Now I Know Why Everyone in ‘Troll II’ Hated Eggs (aka Pay Attention to Egg Labels)
So, you thought you were doing a good thing for the environment, your body, and all your feathered friends by buying eggs that are free-range, cage-free, or vegetarian. Well, just like that emoji-filled text you received from your on-again, off-again fling, egg carton labels also are filled with confusing wording and not-so-clear-cut labels.
What’s an egg-loving, conscious consumer to do? The journey to enjoying a homemade, guilt-free omelet isn’t difficult to embark on, but it is wrought with a lot of research. And since no one has time to do hours of research to figure out what each egg carton label actually means, here’s an uber-quick breakdown of what to look for when you’re shopping for eggs at the market..
What Eggs Should I Buy?
Organic eggs and eggs that feature the Animal Welfare Approved (AWA) labels are, by far, the best.
The Animal Welfare Approved label ensures that hens are treated with the utmost respect and fed well. According to the AWA, the group develops its standards by addressing aspects “of each species’ life-cycle needs from birth to death.” One farm that proudly touts the AWA label is California-based Long Dream Farm.
While the USDA Organic label is totally a boffo label, egg buyers still need to do some research to discover just how “good” the farm the egg’s come from is. According to Organic Authority, the USDA only regulates the hens’ feed and doesn’t really give a flip about their cages. Also: Some certified-organic egg producers still practice debeaking and forced molting. To make certain you’re supporting a farm that truly treats its hens well, check out Cornucopia’s website and consult its organic egg scorecard.
Now, another great option is to simply hoof it down to your local farmers’ market. While many locally produced eggs don’t necessarily have a label, any egg-lover can read about the farm’s egg producing policies by perusing a farm’s website, or buy chatting up the farmer who is selling the eggs.
Questionable Egg Labels
While the pastured label isn’t a terrible label for carton eggs to be adorned with (pasture raised means chickens can graze outside, and that the eggs are, typically, sourced locally — farms aren’t, however required to feed chickens organic feed), the following labels are pretty much worthless:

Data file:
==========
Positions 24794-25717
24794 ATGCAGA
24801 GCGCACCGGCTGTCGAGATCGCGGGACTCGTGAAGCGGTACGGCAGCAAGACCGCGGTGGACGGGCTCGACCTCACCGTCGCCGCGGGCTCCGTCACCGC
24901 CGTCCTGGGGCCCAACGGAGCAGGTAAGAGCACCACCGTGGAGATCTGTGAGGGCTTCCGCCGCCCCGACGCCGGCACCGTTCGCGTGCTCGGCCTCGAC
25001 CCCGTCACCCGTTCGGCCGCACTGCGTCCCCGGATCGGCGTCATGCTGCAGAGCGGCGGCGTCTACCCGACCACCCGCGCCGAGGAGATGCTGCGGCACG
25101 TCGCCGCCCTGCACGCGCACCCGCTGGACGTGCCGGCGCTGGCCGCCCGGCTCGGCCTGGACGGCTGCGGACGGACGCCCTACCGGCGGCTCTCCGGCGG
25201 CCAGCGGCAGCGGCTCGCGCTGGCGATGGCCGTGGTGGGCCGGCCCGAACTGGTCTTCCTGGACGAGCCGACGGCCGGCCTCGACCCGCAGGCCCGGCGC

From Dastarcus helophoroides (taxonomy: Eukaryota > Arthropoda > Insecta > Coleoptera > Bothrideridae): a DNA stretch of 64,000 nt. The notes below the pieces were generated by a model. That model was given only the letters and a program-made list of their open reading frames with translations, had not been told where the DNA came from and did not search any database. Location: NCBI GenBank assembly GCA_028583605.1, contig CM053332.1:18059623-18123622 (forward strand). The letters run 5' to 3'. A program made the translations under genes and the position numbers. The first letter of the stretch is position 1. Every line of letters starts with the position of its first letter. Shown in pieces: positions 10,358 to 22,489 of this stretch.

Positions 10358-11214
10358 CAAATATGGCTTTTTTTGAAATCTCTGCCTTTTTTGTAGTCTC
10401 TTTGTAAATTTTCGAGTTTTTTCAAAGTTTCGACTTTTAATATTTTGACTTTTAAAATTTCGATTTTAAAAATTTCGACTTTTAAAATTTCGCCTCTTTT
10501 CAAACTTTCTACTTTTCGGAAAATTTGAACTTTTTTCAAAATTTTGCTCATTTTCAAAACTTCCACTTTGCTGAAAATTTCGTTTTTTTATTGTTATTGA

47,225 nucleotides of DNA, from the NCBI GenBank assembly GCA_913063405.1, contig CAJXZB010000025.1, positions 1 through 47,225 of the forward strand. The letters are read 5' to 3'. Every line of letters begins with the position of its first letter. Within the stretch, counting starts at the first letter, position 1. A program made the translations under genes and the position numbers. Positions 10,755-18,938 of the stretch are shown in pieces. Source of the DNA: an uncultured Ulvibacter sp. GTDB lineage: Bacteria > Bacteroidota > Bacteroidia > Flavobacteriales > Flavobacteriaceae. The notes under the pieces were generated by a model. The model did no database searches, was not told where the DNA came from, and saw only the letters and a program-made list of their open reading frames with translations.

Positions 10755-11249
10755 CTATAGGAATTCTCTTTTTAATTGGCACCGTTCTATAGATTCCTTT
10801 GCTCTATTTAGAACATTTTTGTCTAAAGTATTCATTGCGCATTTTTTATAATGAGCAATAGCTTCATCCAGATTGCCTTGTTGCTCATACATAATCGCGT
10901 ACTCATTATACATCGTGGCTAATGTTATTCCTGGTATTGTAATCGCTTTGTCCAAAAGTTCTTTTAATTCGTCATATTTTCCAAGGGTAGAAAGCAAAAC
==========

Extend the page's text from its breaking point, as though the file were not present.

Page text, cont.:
- Natural: Natural means nothing. It isn’t a regulatory term, and it requires farms do nothing except produce and sell eggs.
- United Egg Producers Certified: The Better Business Bureau cracked down on this label due to false advertising claims. The Humane Society reported that in late 2006, “UEP paid a $100,000 fine to settle false advertising claims by 16 state attorney general offices and the Washington, D.C., attorney general.”
- Free Range: Yes, these chickens have access to the outdoors! But the amount of access? Totally not regulated.
- Certified Humane: The standards of this label are really unclear, which basically means, they are totally worthless. According to Organic Authority, “the certification does prohibit cages, antibiotics and hormones, it does not ensure outdoor access for chickens and still allows for debeaking, which is typically done without anesthetics.”
- Cage-Free: These chicks don’t reside in cages, but they also aren’t guaranteed a fresh, clean place to live, and are not guaranteed a life outdoors. Also, many of these hens are fed GMOS, and may be treated with antibiotics or hormones.
- Vegetarian Eggs: This is probably the most misleading term out there, as chickens are naturally omnivores. Ignore this label unless it comes with an organic label, too. And even then, do your research to find out how these chicks are actually treated on the farm.
So, now that you’re up to date on egg regulations and terminology, you can wow your health conscious date this weekend with your knowledge, and surprise your date with an organic, AWA egg omelette the morning after.